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  • Industrial Court [Just In] Industrial Court Strikes Out reliefs against PortHarcourt Electricity Distribution Company for lack of Jurisdiction

    [Just In] Industrial Court Strikes Out reliefs against PortHarcourt Electricity Distribution Company for lack of Jurisdiction

     

     

    The Presiding Judge of the National Industrial Court, Portharcourt Judicial division, His Lordship, Hon. Justice Faustina Kola-Olalere in a ruling delivered today Thursday 20th June 2019 has struck-out the reliefs brought against Port Harcourt Electricity Distribution Company for lack of jurisdiction.

     

    The court held that the contract between Gray Instant Solutions Limited- claimant and Port Harcourt Electricity Distribution Company - 2nd defendant is the contract for service as opposed to contract of service or contract of employment that the Court has jurisdiction to handle by virtue of the provisions of section 254C (1) of the Constitution of the FRN, 1999 (As Amended).

     

    In summary, the claimant sued the defendants and sought among others for A Declaration that Clause 11(a) on Confidentiality, Clause 11(b) on Non-Solicitation Agreement and Clause 11(c) on Non-Recruit Agreement as stated in the Contract of Employment between the Claimant and Mrs. Julie Idahosa -1st Defendant dated 22 May 2017 are still valid and binding on the 1st Defendant.

     

    An Order of perpetual Injunction restraining the 2nd Defendant, its officers, agents, employees or any other person natural or artificial whomsoever claiming or acting through the 2nd Defendant from giving the 1st Defendant the cash collection business as covered by the AGREEMENT.

     

    On December 3, 2018 counsel to the PEDC -2nd defendant filed a notice of Preliminary Objection to strike out the suit against the 2ndDefendant/Applicant for want of jurisdiction and to dismiss the suit for being an abuse of court process.

     

    Counsel submitted that by the statement of facts and the reliefs sought by the claimant merely seeks to indirectly enforce the terms of its payment collection services Agreement with the 2nd Defendant as opposed to the Contract of Employment with Mrs. Julie Idahosa the 1st Defendant.

     

    Counsel further submitted that the claims against the 2nd Defendant cannot be maintained before this Court, considering the provisions of sections 254C & 272 of the 1999 Constitution as Amended that the subject matter is firmly reserved for the High Court of a State.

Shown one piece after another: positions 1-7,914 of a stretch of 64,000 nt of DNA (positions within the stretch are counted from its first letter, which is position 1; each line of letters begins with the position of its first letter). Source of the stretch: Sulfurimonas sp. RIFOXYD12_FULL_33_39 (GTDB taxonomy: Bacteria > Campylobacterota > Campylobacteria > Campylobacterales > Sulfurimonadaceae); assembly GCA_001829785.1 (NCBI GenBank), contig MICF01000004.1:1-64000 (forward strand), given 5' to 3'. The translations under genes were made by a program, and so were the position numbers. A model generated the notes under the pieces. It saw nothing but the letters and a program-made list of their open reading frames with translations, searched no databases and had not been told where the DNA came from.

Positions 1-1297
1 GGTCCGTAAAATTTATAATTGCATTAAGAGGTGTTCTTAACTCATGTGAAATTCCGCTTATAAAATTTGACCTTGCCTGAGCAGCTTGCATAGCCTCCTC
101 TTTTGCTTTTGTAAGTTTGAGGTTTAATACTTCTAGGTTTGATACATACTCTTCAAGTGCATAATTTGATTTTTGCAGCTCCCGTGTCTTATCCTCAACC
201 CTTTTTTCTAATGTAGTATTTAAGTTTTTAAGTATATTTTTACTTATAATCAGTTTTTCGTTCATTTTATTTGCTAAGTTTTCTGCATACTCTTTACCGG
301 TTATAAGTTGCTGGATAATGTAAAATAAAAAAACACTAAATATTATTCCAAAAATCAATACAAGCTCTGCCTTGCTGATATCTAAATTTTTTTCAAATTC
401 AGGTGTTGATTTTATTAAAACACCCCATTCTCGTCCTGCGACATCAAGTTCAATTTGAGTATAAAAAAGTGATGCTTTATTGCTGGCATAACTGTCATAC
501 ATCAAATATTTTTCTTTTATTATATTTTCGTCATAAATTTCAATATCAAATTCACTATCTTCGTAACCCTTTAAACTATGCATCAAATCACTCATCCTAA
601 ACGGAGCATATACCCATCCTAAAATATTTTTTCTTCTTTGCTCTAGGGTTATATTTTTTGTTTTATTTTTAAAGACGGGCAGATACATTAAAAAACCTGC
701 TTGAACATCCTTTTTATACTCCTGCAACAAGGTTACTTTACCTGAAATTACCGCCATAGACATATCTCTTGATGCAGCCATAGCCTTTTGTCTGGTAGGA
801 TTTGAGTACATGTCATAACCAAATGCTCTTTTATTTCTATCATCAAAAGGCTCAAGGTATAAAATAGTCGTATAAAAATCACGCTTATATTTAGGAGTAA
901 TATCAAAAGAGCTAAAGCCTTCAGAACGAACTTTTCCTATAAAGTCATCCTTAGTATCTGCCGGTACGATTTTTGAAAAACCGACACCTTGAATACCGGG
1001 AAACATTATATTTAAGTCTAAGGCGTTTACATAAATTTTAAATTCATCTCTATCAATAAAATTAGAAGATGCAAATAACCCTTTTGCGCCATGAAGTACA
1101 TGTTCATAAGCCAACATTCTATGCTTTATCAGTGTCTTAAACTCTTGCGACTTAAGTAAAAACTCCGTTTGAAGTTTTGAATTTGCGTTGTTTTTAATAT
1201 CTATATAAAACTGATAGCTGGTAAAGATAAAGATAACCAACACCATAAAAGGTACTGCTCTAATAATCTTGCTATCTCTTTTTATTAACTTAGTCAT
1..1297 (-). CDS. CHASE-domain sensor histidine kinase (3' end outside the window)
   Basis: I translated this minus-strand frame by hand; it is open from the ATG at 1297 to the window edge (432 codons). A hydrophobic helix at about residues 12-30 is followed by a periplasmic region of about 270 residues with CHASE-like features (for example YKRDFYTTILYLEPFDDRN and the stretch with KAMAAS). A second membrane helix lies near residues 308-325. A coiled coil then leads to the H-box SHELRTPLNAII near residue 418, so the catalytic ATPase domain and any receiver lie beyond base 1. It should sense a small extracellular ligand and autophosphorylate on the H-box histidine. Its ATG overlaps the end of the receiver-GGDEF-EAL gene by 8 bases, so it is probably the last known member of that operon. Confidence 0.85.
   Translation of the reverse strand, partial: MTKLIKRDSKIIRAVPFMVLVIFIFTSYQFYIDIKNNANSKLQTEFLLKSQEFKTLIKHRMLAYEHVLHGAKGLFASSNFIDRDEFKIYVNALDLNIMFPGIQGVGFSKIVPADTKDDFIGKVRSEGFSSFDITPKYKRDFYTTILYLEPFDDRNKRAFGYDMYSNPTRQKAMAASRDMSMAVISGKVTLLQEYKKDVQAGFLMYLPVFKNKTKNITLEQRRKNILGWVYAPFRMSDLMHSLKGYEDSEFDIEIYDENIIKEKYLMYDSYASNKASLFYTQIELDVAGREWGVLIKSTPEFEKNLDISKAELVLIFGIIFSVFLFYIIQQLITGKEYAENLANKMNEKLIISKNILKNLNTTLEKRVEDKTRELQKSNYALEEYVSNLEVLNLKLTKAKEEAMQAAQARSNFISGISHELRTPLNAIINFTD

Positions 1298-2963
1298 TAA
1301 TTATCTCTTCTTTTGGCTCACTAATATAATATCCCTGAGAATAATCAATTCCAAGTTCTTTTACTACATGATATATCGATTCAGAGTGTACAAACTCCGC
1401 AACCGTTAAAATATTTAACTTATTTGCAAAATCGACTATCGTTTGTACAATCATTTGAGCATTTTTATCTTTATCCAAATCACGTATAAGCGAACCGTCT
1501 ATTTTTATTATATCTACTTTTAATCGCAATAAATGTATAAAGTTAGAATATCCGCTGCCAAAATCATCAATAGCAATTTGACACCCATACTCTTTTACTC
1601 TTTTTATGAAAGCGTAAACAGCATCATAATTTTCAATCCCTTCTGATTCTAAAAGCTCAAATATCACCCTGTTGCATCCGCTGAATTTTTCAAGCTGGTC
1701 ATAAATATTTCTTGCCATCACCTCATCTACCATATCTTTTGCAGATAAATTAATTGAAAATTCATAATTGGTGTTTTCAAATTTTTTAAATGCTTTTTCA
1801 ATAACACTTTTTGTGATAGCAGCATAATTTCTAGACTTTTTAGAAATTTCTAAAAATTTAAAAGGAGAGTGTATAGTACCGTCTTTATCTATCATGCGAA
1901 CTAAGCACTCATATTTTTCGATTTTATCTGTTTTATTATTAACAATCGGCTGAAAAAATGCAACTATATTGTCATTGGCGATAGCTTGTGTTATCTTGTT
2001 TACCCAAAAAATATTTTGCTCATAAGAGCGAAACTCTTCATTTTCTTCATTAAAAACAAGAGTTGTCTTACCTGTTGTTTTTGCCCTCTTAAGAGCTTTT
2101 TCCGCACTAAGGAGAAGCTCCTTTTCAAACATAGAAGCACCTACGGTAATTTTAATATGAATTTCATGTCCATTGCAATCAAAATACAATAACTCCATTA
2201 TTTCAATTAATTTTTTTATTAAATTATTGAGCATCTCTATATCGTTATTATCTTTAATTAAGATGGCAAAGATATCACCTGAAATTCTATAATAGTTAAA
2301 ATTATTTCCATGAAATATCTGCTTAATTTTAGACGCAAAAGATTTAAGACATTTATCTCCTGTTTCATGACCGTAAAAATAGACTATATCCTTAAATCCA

In reply, counsel to the claimant maintained that the injunctions sought are simply an enforcement of the rights of the Claimant/Respondent under the 1st+ Defendant/Respondent’s contract of employment that the 2nd Defendant/Applicant is a necessary party and that the suit cannot be decided without it being a party to it.

     

    Finally on this issue, counsel submitted that this Court does not have the power to strike out this suit since the mere allegation is that it should have been instituted at the High Court, but to transfer the case to the appropriate Court, relying on Section 24 (2) of the National Industrial Court Act, 2006.

     

    After careful evaluation of the submissions of both counsel, the presiding Judge, Hon. Justice Faustina Kola-Olalere held that the contract between the claimant and the 2nd defendant is the contract for service as opposed to contract of service or contract of employment that the Court has jurisdiction to handle by virtue of the provisions of section 254C (1) of the Constitution of the FRN, 1999 (As Amended).

     

    “Conversely, I find that this Court does not have jurisdiction to adjudicate on this contract for service between the claimant and the 2nd defendant termed “the Agreement” and I so hold.

     

    “Additionally, I hold that there is no employment relationship between the claimant and the 2nd defendant so as to make the 2nd defendant a proper party in this case and before this Court.

     

    “Consequently, the vii & viii reliefs of the claimant against the 2nd defendant are accordingly struck out for lack of jurisdiction.

     

    “Likewise, the name of the 2nd defendant, Port Harcourt Electricity Distribution Company is struck out as a party in this case for absence of an enforceable cause of action against it from the claimant before this Court.

     

    Lastly, the court held that the filing of the case is not an abuse of Court process; neither is the 2nd defendant a necessary party to the suit. Thus, the 2nd prayer on the Preliminary Objection fails for lack of proof and it is accordingly dismissed.

     

    The court ordered the claimant to pay N60,000.00 cost of action to the 2nd defendant.

    Full Ruling, Click Here

     

     

     

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